National Policy Forum – Leeds 17-18 February 2018
Report from Brenda Weston, South West CLPs Representative
This weekend was the first full meeting of the National Policy Forum since November 2016. The intervening period saw local government elections in some SW constituencies, followed by a ’snap’ general election involving a lengthy campaign with results that no-one could have predicted. All this, plus the dominance of Brexit at Westminster – as well as everywhere else in the UK – threw the party’s policy process out of sync.
However, the 2017 election Manifesto has provided the party with a mission between now and the next general election – whenever that may be – to draw on the wealth of detailed knowledge and expertise within our CLPs, unions and socialist societies to flesh out those Manifesto commitments. I hope many South West CLPs and branches will take part in discussions. I am happy to come along to meetings to support in any way I can.
Between National Policy Forum meetings Policy Commissions normally meet four or five times during the year. The remit of each Commission broadly reflects that of the major government departments, and members of our Shadow front bench teams attend, report and take part as far as their Parliamentary business allows. We discuss submissions that fall within our remit, hear from expert witnesses and prioritise key issues.
Each Commission has appointed members to scrutinise the impact of policy proposals on equalities, the environment and Brexit. These ‘champions’ met in their respective groups for the first time during the weekend to discuss their roles and how they might work together across policy areas. Glyn Ford is the Brexit champion for the International Policy Commission and I’m the equalities champion for Housing, Local Government and Transport.
The leader’s speech
Jeremy opened his speech by emphasising the importance of principles as well as pragmatism and learning from each other in shaping our policies. During the coming period our Manifesto would be fleshed out through the knowledge and experience of members, along with expert opinion. On Brexit he was very clear that Labour will not back any deal that does harm to jobs, the economy, and living standards, that we must listen to members’ and unions’ opinions and that Labour will ‘aim to ensure that a customs union is not ruled out’. Meanwhile we must focus on the damage the government is doing to communities now, with public services in crisis, homelessness at intolerable levels, and the 50% cut in funding that has been inflicted on local government.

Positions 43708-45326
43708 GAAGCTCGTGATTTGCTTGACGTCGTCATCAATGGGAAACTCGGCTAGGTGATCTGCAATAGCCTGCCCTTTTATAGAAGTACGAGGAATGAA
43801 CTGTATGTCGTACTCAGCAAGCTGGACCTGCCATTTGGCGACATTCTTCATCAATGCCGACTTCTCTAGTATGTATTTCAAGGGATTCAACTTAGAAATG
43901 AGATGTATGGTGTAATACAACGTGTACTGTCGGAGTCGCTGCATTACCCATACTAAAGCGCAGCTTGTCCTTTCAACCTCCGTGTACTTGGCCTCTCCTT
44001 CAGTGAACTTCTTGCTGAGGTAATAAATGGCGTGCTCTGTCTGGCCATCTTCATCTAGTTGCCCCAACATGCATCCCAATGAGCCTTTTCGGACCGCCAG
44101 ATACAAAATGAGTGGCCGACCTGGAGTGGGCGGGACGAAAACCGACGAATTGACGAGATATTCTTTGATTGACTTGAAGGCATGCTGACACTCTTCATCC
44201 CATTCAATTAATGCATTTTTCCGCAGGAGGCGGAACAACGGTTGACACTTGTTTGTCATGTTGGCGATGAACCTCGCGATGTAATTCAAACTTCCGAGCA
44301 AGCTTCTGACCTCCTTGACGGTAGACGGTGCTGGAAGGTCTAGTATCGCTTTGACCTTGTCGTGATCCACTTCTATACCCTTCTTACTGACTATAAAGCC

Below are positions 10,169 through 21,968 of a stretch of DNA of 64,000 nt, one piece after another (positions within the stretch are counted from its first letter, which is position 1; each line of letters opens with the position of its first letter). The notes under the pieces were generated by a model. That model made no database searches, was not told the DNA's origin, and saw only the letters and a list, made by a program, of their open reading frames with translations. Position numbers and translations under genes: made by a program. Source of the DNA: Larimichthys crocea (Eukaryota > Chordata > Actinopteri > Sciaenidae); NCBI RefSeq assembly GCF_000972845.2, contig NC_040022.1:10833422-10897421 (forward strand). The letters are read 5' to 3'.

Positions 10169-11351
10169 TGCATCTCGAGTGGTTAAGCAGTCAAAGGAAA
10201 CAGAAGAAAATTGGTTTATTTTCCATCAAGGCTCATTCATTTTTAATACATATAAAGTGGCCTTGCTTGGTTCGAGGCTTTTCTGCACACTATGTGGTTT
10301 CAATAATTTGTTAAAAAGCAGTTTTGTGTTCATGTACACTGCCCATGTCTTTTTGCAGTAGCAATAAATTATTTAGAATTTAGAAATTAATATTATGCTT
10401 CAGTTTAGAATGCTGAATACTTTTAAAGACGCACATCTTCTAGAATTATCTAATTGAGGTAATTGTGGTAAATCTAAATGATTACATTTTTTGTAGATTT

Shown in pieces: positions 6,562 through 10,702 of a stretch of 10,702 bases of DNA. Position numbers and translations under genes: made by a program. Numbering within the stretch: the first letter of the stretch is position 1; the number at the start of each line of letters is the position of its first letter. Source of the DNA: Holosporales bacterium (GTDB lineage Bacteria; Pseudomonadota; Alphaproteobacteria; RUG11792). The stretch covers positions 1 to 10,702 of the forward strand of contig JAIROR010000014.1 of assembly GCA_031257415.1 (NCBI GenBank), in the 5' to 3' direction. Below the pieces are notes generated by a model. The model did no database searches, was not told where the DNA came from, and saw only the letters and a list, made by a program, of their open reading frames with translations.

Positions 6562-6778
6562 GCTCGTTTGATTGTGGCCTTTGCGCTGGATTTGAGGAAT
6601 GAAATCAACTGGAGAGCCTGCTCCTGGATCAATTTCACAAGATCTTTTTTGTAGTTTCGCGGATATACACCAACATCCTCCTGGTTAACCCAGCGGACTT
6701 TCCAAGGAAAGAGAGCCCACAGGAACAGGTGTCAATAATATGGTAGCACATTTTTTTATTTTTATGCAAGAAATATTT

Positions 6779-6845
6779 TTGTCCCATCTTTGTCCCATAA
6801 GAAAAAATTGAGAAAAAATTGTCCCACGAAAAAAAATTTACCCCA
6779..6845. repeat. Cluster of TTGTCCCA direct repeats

Seven workshops to discss the draft consultation papers, and three plenary discussions on ‘Reducing Health Inequalities’, ‘Brexit’ and ‘The Democracy Review’ formed the main business of the Forum. One of the tasks for workshops was to consider the questions which will be put to members in the consultation papers to be circulated in late March. In the event Forum members mainly focused on the body of the papers rather than on the questions. Policy Commissions will meet again in early March to discuss revisions and to finalise the consultation papers for approval and circulation to members.
The policy workshop topics were:
|Towards a National Education Service||Early Years, Education and Skills|
|The future of work||Economy, Business and Trade|
|A greener Britain||Environment, Energy and Culture|
|Giving people the power to shape their local communities||Housing, Local Government and Transport|
|Achieving sustainable development goals||International Policy|
|Protecting our communities and turning lives around||Justice and Home Affairs|
|Addressing in-work poverty and working age inequalities||Work, Pensions and Equality|
The consultation topics were decided by the NEC rather than the Policy Commissions as in previous cycles. This resulted in something of a disconnect between the issues that members were prioritising in their submissions to the Housing, Local Government and Transport Commission and the consultation questions.
The tight schedule meant that we were limited to attending three of the seven workshops, and there was a general view that there was too little time for deliberative discussions (a point which was made in the ‘Democracy Review’ plenary session). I attended the Education, Justice and Home Affairs, and Housing, Local Government and Transport workshops.